In 1909, after the iron bridge was found to be unsafe, a committee involving knowledgeable people from Hudson, Nashua, and managers of the street railroad company began plans for a replacement bridge. At first the plan was to replace the bridge with either an iron or a steel bridge. After consideration, this plan was tabled in favor of far more substantial structure of reinforced concrete. By June 1910 there was a contract to erect a reinforced concrete bridge with sufficient strength for a 50 ton electric train. This bridge was to have five arches, four piers in the river, and an abutment on each end. The roadway was to be 30 feet with a 6 foot sidewalk on the north side. There were problems during construction, especially with one of the piers on the Nashua side. A final inspection was made and the bridge accepted in November 1912.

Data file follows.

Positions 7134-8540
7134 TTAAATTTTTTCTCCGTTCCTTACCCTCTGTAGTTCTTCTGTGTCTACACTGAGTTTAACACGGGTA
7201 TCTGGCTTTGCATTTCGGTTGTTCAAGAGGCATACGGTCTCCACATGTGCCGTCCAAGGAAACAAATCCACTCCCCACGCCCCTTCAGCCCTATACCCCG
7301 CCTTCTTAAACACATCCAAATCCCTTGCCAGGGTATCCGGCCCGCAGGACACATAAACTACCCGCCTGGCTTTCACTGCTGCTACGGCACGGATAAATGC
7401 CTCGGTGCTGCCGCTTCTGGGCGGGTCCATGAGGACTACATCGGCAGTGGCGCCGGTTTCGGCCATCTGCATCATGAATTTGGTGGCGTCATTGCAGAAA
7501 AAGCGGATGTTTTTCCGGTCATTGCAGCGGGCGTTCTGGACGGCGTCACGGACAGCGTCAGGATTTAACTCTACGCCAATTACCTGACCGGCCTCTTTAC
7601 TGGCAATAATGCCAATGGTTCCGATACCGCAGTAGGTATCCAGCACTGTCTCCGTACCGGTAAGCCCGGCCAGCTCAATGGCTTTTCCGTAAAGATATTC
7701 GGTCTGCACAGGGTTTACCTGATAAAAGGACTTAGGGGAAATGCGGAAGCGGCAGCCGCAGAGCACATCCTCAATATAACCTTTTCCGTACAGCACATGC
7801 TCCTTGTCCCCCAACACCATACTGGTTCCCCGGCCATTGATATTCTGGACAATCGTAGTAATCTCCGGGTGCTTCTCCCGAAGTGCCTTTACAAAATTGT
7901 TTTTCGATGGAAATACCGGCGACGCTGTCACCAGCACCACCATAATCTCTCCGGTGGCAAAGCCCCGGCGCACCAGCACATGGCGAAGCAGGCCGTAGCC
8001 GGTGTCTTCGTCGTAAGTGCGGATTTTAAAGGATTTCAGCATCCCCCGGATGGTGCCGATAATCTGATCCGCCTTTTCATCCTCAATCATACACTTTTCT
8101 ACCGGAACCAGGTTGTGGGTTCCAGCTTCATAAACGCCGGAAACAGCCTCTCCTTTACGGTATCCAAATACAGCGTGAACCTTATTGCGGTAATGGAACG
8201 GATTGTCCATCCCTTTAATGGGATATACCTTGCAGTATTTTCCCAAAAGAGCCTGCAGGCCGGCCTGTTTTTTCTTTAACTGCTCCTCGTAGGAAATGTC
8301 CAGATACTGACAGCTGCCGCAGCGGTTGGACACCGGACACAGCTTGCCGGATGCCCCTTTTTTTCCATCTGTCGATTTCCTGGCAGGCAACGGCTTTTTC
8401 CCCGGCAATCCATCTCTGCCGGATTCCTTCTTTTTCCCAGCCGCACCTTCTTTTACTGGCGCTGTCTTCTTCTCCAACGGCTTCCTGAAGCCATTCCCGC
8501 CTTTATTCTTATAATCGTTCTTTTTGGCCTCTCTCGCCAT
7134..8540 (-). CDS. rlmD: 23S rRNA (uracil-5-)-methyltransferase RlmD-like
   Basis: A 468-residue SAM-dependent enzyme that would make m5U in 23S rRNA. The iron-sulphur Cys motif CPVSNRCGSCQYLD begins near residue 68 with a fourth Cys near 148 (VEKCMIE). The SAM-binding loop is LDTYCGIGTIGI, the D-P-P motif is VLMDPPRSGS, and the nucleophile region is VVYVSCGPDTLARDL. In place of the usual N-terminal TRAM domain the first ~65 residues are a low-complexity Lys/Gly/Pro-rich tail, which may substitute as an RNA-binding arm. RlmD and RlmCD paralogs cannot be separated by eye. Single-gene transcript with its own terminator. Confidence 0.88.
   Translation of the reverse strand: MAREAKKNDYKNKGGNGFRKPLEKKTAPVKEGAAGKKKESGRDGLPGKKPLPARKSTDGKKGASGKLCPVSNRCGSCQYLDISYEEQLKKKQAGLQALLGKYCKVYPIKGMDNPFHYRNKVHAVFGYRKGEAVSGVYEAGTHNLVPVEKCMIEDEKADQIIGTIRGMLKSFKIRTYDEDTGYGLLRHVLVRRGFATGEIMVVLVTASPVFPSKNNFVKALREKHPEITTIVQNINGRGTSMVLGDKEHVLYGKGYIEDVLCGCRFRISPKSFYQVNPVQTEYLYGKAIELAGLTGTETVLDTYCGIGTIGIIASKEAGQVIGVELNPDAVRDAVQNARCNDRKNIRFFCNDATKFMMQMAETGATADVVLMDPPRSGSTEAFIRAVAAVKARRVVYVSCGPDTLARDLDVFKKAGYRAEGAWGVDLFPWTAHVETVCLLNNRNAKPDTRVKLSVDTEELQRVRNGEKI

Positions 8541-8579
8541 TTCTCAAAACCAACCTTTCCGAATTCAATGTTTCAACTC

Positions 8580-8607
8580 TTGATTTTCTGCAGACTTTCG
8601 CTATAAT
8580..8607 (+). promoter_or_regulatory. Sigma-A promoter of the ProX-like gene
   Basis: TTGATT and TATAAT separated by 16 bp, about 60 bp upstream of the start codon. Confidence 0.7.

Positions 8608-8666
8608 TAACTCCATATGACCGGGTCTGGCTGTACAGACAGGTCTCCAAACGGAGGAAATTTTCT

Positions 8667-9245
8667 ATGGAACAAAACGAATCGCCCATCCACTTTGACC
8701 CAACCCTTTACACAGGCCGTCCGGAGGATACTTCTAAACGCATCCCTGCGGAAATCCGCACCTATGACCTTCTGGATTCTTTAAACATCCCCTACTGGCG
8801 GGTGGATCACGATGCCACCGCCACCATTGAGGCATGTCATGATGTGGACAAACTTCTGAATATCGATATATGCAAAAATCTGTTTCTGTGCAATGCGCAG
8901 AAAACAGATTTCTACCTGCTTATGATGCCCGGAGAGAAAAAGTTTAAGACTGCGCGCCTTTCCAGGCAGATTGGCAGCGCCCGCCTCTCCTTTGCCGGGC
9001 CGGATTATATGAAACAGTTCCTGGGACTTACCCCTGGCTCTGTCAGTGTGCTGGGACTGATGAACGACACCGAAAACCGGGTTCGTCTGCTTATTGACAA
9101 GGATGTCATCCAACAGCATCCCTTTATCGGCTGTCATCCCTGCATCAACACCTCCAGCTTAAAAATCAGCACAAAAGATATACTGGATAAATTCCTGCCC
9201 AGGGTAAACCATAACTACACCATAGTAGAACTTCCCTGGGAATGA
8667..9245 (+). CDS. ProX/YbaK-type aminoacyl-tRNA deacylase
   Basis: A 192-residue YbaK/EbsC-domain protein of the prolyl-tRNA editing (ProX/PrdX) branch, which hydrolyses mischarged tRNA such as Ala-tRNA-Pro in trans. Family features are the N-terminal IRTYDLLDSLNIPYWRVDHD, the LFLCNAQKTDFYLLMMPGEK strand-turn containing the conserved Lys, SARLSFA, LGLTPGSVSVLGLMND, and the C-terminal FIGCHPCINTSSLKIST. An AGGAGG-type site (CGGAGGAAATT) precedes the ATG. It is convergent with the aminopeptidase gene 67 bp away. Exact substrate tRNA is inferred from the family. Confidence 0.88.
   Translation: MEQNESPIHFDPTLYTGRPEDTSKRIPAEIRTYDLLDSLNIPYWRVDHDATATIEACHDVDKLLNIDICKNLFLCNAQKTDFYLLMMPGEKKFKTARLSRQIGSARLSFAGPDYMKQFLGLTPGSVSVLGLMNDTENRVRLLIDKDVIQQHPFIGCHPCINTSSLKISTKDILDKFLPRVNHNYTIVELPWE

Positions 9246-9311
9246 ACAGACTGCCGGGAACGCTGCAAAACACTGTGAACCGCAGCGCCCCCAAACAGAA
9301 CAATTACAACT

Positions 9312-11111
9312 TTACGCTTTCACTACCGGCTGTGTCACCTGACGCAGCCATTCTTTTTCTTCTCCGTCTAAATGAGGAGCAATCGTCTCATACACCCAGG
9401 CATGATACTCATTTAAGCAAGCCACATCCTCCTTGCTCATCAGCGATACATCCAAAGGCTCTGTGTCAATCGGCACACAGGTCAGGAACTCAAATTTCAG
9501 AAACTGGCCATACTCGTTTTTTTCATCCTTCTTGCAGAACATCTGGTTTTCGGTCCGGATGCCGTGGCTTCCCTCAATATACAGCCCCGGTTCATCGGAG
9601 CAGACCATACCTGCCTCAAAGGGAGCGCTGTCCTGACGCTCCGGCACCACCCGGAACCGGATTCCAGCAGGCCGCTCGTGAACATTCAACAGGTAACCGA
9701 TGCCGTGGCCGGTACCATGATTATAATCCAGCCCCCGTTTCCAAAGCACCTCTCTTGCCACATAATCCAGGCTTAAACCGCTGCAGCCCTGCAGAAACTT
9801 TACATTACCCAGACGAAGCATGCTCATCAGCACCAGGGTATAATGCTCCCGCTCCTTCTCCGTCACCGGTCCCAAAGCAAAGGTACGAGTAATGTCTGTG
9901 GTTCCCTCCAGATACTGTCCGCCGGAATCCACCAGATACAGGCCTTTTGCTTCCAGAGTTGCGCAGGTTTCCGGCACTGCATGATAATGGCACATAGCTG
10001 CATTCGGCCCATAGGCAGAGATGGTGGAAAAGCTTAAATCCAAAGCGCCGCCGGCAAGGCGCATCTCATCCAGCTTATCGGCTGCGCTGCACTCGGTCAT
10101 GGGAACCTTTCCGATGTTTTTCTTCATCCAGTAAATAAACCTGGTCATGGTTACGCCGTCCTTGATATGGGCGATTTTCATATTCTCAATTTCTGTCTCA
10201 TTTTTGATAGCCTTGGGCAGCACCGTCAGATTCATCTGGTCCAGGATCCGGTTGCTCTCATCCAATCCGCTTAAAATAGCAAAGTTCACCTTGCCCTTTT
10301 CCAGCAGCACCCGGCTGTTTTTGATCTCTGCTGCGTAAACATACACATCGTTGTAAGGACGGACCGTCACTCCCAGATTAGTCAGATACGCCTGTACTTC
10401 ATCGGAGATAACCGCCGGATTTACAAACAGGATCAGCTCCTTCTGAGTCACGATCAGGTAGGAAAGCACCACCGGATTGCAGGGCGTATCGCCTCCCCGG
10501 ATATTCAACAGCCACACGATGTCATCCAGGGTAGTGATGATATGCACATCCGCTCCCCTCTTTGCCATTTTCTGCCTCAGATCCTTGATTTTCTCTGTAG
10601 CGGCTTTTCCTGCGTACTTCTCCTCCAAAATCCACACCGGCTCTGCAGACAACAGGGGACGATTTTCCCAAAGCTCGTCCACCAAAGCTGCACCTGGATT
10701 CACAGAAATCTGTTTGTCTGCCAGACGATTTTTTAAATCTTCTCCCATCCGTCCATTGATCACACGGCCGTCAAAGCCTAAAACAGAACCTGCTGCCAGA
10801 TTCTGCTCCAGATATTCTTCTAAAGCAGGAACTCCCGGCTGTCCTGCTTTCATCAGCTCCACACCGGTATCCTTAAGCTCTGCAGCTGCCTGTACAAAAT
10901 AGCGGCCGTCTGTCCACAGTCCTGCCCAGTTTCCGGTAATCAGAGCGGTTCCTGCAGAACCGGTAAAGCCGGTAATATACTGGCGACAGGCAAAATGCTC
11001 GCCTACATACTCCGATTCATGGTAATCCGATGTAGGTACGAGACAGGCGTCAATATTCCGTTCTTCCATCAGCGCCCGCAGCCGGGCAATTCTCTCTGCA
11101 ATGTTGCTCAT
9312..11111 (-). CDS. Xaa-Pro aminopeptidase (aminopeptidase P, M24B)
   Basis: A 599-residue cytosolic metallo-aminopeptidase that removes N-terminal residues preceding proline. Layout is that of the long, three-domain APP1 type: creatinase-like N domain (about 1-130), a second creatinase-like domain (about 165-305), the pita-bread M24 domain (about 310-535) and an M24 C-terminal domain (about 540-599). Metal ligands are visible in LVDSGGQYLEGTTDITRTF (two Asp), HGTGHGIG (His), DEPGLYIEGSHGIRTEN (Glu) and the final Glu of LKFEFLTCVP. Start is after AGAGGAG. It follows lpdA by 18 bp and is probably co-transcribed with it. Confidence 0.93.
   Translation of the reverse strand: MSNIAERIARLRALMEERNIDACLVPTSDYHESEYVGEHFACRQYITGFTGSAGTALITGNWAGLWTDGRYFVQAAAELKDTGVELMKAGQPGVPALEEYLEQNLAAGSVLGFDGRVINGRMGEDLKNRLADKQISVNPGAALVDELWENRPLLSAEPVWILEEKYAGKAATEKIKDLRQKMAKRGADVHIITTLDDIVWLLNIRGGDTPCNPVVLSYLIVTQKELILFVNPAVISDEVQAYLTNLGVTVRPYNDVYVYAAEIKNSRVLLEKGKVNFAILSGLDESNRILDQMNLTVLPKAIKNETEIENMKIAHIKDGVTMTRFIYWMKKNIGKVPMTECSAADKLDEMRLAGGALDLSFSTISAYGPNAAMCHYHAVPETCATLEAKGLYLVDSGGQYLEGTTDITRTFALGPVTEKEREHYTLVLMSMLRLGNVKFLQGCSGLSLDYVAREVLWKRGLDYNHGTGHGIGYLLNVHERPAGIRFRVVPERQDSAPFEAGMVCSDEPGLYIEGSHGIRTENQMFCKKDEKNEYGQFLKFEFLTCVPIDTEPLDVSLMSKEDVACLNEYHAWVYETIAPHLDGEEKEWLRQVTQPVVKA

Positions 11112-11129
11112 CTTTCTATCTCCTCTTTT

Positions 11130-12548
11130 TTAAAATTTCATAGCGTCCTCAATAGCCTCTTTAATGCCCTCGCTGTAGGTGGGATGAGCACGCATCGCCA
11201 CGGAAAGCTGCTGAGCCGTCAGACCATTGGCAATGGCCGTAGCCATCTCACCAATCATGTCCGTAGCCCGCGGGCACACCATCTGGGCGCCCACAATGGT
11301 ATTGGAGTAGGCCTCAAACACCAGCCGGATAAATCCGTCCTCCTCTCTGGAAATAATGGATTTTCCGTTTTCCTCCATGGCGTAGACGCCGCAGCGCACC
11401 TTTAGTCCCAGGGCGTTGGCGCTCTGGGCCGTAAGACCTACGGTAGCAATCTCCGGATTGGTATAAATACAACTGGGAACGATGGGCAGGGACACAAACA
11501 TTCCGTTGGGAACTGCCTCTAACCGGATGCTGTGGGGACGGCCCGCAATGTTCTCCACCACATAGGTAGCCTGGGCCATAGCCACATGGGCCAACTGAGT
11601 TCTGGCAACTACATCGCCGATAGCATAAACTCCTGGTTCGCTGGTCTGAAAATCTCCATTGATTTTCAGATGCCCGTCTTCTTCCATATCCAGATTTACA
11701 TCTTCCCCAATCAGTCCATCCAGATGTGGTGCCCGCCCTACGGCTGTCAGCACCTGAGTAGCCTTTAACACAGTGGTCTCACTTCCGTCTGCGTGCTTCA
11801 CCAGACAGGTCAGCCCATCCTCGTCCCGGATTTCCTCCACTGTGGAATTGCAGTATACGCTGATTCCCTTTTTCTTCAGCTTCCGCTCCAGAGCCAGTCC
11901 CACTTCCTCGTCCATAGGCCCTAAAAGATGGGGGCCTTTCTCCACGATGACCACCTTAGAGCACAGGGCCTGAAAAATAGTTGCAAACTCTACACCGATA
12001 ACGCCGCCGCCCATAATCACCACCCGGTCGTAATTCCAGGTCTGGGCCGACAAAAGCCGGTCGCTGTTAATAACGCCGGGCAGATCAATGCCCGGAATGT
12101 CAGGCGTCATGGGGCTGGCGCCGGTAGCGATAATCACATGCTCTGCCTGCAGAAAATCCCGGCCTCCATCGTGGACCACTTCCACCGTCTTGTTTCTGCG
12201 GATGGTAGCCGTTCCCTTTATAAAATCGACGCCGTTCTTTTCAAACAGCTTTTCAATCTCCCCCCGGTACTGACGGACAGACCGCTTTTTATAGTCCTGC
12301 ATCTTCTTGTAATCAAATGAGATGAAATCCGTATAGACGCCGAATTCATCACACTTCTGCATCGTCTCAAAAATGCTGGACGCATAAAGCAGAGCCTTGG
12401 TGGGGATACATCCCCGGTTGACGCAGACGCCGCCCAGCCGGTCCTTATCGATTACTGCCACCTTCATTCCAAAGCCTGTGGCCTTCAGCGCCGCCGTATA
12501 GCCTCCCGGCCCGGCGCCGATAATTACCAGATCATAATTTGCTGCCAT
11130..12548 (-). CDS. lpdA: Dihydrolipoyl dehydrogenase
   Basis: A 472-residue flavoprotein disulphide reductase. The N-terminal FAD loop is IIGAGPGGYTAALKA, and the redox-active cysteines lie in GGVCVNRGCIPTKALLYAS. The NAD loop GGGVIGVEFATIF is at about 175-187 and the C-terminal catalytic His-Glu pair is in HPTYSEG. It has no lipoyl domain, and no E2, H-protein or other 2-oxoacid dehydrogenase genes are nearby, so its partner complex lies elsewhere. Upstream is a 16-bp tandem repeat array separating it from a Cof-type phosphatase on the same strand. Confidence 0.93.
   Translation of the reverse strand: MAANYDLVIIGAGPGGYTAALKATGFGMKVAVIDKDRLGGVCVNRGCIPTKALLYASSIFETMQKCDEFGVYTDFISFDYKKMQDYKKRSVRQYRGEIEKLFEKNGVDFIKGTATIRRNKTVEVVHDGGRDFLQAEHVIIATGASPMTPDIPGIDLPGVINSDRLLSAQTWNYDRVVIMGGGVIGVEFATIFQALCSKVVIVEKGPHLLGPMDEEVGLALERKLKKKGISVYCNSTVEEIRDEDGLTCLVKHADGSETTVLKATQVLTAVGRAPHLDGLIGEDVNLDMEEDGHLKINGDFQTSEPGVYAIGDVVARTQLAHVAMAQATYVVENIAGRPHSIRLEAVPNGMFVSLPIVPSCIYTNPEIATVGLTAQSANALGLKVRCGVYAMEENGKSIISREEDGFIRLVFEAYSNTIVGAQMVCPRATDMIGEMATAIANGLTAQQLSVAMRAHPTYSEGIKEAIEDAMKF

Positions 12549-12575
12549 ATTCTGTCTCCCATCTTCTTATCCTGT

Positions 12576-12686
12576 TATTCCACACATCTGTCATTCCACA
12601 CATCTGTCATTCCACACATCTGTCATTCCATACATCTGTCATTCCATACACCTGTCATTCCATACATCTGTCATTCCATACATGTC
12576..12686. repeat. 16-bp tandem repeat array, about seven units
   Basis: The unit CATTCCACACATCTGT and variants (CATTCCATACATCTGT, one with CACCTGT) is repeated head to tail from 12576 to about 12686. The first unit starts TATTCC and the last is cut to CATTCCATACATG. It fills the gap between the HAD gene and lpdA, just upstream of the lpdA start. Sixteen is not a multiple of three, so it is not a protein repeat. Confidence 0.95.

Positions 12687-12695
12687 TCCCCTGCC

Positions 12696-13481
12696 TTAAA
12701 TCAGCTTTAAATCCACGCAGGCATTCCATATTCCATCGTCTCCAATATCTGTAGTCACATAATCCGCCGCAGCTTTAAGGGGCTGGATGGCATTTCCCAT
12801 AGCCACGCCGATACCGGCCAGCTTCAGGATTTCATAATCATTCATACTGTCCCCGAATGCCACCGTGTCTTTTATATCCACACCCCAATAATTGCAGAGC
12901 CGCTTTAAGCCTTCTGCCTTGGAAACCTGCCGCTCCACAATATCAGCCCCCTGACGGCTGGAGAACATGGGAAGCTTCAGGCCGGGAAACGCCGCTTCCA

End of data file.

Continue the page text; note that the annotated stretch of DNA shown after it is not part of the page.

During it’s lifetime the traffic from the eletric cars dimished and ended. The old concete bridge survived the flood of 1936. Over the years, travel from autos increased in both weight and volume. That increased usage, plus the demands from the trucking industry took its toll on the bridge. Discussions regarding a new bridge began in the early 1960’s and reached a milestone in 1970 when the Veterans Memoial Bridge was opened to the public. Emergency repairs were made to the concrete bridge in order to ‘shore it up’ for use during the construction period. Once the north span of the new bridge was opened the old concrete bridge was permanently closed and within a few years was replaced with the new Taylor Falls Bridge (southern span). Photo from the collection of the Hudson Historical Society.